A flowering shrub found in subalpine woodland and shrubland and in alpine heath on damp rocky soils in southeastern Australia, it belongs to the family Ericaceae, in the subfamily Styphelioideae (formerly treated as a separate family of Australian heaths known as Epacridaceae). In addition, Leucopogon hookeri is now known as Acrothamnus hookeri (since 2005).
It has small grey-green leaves on a slow growing shrub to 60 cm, and its tiny white tubular flowers are followed by pink or red berries.

Tuesday, 1 March 2016

Plant of the month for March

Eranthis hyemalis (Winter aconite)

Family: Ranunculaceae
Origin: Eurasia
Accession: 1975
Location: Native plants

Eranthis hyemalis is native to damp woodland habitats in Eurasia. It is a tuberous-rooted herbaceous perennial growing to 15 cm, with yellow, cup-shaped flowers held above a collar of leaf-like bracts, appearing in late winter and early spring. The six sepals are bright yellow and petaloid and the petals are in the form of tubular nectaries, which reward early pollinating insects. It is valued in cultivation as one of the earliest of all flowers to appear. Its life cycle exploits the deciduous woodland canopy, flowering at the time of maximum sunlight reaching the forest floor, then completely dying back to its underground tuber after flowering.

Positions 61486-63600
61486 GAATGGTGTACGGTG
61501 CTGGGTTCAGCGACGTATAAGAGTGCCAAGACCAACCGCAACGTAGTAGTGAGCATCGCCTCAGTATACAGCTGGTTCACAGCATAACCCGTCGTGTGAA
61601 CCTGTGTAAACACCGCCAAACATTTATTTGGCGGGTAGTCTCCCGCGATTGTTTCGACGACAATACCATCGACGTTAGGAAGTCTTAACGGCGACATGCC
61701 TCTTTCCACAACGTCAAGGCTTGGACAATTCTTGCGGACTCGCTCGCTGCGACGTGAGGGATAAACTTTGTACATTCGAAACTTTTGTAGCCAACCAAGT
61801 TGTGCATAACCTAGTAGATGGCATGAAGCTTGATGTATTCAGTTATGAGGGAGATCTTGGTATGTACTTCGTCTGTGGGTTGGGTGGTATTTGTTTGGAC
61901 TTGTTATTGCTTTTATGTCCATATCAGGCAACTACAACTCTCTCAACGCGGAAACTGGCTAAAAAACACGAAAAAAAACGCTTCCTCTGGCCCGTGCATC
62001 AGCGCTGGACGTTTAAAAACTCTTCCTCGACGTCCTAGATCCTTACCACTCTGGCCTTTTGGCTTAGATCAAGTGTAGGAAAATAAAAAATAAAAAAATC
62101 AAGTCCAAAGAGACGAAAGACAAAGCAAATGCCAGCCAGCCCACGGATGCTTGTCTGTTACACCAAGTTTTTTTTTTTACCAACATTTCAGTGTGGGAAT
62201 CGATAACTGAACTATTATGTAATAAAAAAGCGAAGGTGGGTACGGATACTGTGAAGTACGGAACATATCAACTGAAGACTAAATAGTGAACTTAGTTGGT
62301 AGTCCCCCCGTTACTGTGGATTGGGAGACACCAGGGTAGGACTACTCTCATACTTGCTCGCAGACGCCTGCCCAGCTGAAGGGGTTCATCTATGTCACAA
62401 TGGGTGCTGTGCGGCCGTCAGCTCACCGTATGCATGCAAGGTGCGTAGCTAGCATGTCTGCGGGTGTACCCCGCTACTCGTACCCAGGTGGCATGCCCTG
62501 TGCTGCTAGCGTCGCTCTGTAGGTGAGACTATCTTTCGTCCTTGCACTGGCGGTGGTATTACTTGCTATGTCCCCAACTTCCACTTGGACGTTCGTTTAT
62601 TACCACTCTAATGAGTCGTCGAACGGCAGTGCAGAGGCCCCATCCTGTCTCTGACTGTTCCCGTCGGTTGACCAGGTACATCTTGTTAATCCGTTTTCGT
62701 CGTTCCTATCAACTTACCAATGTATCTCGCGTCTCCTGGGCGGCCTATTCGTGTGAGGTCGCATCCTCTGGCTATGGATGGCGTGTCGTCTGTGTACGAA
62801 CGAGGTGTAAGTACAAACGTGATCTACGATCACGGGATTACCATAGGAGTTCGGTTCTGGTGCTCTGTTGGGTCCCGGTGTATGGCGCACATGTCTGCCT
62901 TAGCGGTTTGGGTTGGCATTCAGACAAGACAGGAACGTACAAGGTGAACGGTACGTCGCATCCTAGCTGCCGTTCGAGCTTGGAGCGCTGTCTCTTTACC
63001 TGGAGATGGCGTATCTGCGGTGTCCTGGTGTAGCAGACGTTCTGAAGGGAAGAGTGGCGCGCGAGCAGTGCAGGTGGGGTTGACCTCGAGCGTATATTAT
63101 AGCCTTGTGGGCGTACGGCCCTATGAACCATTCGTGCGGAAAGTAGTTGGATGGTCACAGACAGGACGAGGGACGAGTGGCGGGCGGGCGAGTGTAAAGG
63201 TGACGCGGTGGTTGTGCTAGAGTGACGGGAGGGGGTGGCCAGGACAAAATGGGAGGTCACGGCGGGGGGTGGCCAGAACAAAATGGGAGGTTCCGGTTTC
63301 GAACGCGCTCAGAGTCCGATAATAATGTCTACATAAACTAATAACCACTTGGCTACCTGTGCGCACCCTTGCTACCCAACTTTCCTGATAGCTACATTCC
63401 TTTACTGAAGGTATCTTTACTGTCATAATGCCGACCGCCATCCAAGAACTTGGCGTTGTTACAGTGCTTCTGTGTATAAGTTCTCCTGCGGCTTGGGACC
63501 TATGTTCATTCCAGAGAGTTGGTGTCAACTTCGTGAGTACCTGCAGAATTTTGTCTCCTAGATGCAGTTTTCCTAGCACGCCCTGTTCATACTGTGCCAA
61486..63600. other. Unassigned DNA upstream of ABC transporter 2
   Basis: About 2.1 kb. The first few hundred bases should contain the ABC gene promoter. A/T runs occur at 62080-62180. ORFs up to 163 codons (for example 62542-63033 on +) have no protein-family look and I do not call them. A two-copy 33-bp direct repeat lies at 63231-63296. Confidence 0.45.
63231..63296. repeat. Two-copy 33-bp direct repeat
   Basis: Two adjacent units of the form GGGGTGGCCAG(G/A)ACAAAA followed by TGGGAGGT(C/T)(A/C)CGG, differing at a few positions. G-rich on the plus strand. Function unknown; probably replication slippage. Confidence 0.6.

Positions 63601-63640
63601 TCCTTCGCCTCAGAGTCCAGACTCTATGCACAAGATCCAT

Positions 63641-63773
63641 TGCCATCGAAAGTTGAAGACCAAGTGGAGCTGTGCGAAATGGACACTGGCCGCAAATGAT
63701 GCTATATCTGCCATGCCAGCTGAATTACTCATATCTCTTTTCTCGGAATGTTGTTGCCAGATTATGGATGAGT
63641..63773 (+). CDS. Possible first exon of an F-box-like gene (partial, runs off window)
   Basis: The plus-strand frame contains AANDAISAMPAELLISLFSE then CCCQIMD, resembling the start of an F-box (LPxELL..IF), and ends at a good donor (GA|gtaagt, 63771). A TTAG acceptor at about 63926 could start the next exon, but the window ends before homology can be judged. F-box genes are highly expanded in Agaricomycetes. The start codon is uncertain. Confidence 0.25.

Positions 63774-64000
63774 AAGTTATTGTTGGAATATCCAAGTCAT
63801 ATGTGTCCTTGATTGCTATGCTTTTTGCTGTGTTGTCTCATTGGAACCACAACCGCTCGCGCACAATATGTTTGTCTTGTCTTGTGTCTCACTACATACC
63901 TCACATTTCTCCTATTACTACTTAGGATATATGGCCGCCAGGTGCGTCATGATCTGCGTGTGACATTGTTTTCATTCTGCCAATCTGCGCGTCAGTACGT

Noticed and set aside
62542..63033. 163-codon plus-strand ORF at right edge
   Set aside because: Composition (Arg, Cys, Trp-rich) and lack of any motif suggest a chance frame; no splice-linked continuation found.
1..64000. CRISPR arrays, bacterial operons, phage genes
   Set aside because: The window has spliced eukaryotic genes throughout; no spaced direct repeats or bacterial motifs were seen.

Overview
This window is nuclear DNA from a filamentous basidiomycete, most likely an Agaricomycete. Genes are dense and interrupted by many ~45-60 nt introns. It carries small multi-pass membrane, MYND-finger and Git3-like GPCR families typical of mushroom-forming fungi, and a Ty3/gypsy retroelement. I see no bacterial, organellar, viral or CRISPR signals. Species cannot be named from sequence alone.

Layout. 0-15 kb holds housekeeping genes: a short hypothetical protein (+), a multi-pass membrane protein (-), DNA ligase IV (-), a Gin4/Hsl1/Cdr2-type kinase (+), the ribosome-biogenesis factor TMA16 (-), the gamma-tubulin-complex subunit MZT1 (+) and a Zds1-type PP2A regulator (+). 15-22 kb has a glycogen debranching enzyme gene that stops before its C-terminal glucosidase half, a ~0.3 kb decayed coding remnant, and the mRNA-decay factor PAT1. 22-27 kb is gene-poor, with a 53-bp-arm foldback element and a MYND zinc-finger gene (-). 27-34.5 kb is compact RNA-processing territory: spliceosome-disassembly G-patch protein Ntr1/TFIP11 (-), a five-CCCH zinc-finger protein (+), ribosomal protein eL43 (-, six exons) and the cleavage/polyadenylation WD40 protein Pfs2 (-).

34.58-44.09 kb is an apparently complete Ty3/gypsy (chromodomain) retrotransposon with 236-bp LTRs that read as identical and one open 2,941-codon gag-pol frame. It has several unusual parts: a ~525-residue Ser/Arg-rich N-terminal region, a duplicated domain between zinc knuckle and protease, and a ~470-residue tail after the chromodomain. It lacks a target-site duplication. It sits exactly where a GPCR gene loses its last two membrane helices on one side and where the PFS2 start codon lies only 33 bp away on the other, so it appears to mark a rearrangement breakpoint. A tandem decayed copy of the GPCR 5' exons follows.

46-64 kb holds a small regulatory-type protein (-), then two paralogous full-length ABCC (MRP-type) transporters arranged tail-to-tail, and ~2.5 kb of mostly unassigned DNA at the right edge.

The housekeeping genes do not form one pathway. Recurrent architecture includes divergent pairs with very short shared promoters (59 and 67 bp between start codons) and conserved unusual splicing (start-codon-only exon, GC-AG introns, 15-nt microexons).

Tuesday, 26 January 2016


Sunday 7 February 2016

Professor Michael Tooley, garden designer and author. The Restoration of Gardens of Historic Interest. Education Centre in the Garden at 2pm. Free to members of the Friends; donations welcome from others.

Monday, 4 January 2016

Set for ‘16

This event proved very popular on the day after New Year despite the wet and breezy weather conditions, attracting a wide range of ages and ambitions as can be seen from the photos below. Over 30 attended, walking, jogging or running, and our new record time for 3 laps of the Garden is 14m 25s. The warm drinks and eats following the run in the Education Centre capped off an enjoyable hour.

Sunday, 3 January 2016


Araucaria araucana (Monkey puzzle, Chile pine)

Family: Araucariaceae
Origin: Chile, Argentina

 The monkey puzzle is an evergreen conifer native to Chile and Argentina. It was introduced to England by Archibald Menzies in 1795. Its branches are clothed in sharply pointed, triangular dark green leaves, and mature plants bear cones on the upper branches, usually male and female on separate trees. It has existed for 200 million years, and each tree can live for 1,000 years. Once logged for its fine knot-free timber, it is now listed as 'endangered' on the IUCN’s Global Red List of Conifers.

 Find it in the Americas section of the Garden